Everyone reacts to mold in their home differently. When some people breathe in spores, they might not show any signs of a response, while others will become seriously ill, especially those with asthma.

Symptoms include sneezing, coughing, itchy eyes and throat, dry skin and wheezing. If exposure persists, mold can lead to more serious illnesses, such as severe asthma attacks and fungal sinusitis.

No matter how you or your loved ones react to mold, it’s important to know about the fungus, how to identify signs it’s in your home and how to safely get rid of it.

Signs of Mold

Contrary to popular opinion, if you have mold in your home, it won’t always be visible to the naked eye. You can check the surface of your walls and ceilings, but there’s a good chance if you do have mold, it’s hiding behind the drywall.

A strong indication that you might have mold in your home, even if you can’t see it, is if there’s been moisture on your walls, ceiling or floor, especially for an extended period of time or if you live in a damp or humid area.

This can happen due to a leak in the roof or a muggy summer day.

Another option is to have the air quality in your home tested. There are tests you can buy online or at hardware stores.

If you do happen to see mold spores on your walls, chances are the growth is much worse on the inside.

If this is the case, it’s important to contact a professional such as Steven Mwaniki, an environmental specialist here at Paul Davis Restoration, to check the inside of your walls.

Removing Mold

In almost all cases of mold in your home, it is important to consult a trained professional immediately. While it might be tempting to simply wipe away mold spores, this can actually cause additional harm.

“It's not just spraying a chemical and using a rag to wipe it,” Mwaniki said. “Because when you do that, you have broken the shell of the mold. When you break the shell, that's when the spores release toxins.”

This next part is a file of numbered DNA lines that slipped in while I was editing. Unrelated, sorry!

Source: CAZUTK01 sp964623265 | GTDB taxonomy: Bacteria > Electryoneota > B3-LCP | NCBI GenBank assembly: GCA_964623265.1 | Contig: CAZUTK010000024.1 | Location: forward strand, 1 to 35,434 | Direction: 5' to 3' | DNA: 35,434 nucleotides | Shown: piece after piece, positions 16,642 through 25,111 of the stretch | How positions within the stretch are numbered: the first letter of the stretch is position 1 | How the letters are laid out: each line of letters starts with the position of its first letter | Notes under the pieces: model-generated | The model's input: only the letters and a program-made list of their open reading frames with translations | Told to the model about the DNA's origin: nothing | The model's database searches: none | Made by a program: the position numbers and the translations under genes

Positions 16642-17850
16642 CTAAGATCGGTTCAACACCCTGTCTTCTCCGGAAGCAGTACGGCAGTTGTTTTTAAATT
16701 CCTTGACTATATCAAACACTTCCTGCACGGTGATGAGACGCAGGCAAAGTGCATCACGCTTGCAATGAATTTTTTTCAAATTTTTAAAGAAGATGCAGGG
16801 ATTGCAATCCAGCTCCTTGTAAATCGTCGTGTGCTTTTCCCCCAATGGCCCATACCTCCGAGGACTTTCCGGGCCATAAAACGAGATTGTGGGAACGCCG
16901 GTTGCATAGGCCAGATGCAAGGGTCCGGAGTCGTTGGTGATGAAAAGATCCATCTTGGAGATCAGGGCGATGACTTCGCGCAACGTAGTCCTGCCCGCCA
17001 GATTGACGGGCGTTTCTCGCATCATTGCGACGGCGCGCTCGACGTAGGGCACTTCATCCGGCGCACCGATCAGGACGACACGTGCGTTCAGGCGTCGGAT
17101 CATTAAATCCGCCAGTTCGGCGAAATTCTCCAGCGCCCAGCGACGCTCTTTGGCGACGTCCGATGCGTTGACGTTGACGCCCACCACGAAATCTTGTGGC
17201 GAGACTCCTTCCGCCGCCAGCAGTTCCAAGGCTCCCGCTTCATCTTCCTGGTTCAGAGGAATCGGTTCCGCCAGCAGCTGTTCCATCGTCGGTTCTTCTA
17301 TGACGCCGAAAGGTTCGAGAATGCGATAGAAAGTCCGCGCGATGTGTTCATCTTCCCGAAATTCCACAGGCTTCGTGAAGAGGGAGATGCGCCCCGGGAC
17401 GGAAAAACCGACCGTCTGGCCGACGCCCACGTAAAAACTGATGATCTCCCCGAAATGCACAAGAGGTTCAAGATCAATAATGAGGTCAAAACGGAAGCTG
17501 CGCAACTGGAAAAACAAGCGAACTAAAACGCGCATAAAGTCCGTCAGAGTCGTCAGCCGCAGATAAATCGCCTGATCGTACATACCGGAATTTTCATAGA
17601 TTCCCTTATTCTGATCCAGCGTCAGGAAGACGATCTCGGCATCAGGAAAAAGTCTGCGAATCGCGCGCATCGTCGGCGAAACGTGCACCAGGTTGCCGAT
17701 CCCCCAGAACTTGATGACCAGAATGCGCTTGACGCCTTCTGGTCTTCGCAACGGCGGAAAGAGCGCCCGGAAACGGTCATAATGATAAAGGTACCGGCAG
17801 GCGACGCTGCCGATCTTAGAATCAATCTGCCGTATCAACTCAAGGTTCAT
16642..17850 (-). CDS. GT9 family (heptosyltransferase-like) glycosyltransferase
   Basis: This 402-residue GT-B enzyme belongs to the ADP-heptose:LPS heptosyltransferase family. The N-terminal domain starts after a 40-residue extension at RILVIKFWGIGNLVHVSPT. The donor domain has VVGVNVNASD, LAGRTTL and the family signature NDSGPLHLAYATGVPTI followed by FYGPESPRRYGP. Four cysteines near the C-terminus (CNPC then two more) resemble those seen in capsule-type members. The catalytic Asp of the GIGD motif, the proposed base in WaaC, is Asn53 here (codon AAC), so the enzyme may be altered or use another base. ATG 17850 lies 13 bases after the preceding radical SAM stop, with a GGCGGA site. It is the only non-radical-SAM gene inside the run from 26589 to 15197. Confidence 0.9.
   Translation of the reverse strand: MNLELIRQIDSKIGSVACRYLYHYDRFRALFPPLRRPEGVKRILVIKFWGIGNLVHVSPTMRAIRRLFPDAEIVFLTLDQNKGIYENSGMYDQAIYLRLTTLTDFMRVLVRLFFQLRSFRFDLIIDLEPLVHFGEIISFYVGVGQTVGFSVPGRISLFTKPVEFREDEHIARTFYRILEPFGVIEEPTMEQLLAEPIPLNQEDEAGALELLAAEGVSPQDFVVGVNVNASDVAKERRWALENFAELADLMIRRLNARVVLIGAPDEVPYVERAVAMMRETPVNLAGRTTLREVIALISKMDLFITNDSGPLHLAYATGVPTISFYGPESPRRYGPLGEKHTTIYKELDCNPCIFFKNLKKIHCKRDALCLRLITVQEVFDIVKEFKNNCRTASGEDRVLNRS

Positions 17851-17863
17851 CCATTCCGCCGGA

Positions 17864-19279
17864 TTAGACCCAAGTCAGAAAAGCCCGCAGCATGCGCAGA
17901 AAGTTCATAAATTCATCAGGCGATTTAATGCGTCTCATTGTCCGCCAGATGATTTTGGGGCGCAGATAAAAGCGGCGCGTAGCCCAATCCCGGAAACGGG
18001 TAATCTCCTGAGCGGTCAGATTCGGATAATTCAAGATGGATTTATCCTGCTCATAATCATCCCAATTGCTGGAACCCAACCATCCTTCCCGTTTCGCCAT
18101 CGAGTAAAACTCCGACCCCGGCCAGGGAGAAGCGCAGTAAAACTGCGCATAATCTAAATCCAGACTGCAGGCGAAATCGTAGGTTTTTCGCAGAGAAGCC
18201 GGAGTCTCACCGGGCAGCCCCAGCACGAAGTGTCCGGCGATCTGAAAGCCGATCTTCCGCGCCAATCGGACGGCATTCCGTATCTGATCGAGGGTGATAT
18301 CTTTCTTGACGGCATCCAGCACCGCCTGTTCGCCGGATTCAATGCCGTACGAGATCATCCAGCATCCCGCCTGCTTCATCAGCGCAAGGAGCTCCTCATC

The same goes for trying to use an everyday vacuum cleaner to suck up mold. Chances are, your vacuum’s filter won’t be able to capture all of the mold spores due to how tiny they are.

Professionals will use special equipment designed to suck up mold and mold spores while wearing protective equipment to prevent them from breathing in an spores not captured

Preventing Mold

In addition to watching out for wet or damp areas of your home, the best thing you can do to prevent mold is purchase an air purifier for your home

“If every house had an air purifier, that would help so much. It's only $200 to $300 to buy a nice purifier that you can put it in your house,” said Mwaniki.

While $300 may sound expensive, Mwaniki says the investment is often worth it in the long run.

An air purifier can help mitigate mold and keep your family safe from mold-related illnesses. This will save you from expensive medical bills and costly home restoration projects.

Call in the Professional

Worried about mold in your home? Paul Davis can remove mold and help fix the damage it may have caused. Call 888-473-7669 24 hours a day.

Experts like Steven Mwaniki are available to talk you through your concerns, examine your home and find the best solution to keep you, your family and your home safe from toxic mold













Fire Safety and Prevention Tips Every Homeowner Should Know

Fire Safety and Prevention Tips for Homeowners

In recent years, fires spreading across Australia and the western United States have received a significant amount of news coverage, as they should.

These wildfires have been devastating, but for those of us here in Indiana, our fire risk is within our homes. The good news is that you can have a direct impact on preventing a house fire by adhering to safety tips and taking proper precautions.


In most homes, cooking is an everyday occurrence, but using the stove and oven — whether electrical or gas — is one of the main causes of house fires.

This can happen for a multitude of reasons, from forgetting to turn off the burners all the way to leaving food cooking in the oven while you’re out of the house. Burners also get turned on by mistake more often than one might think, which is why it’s important to keep flammable materials (think paper towels and napkins) away from the stove at all times.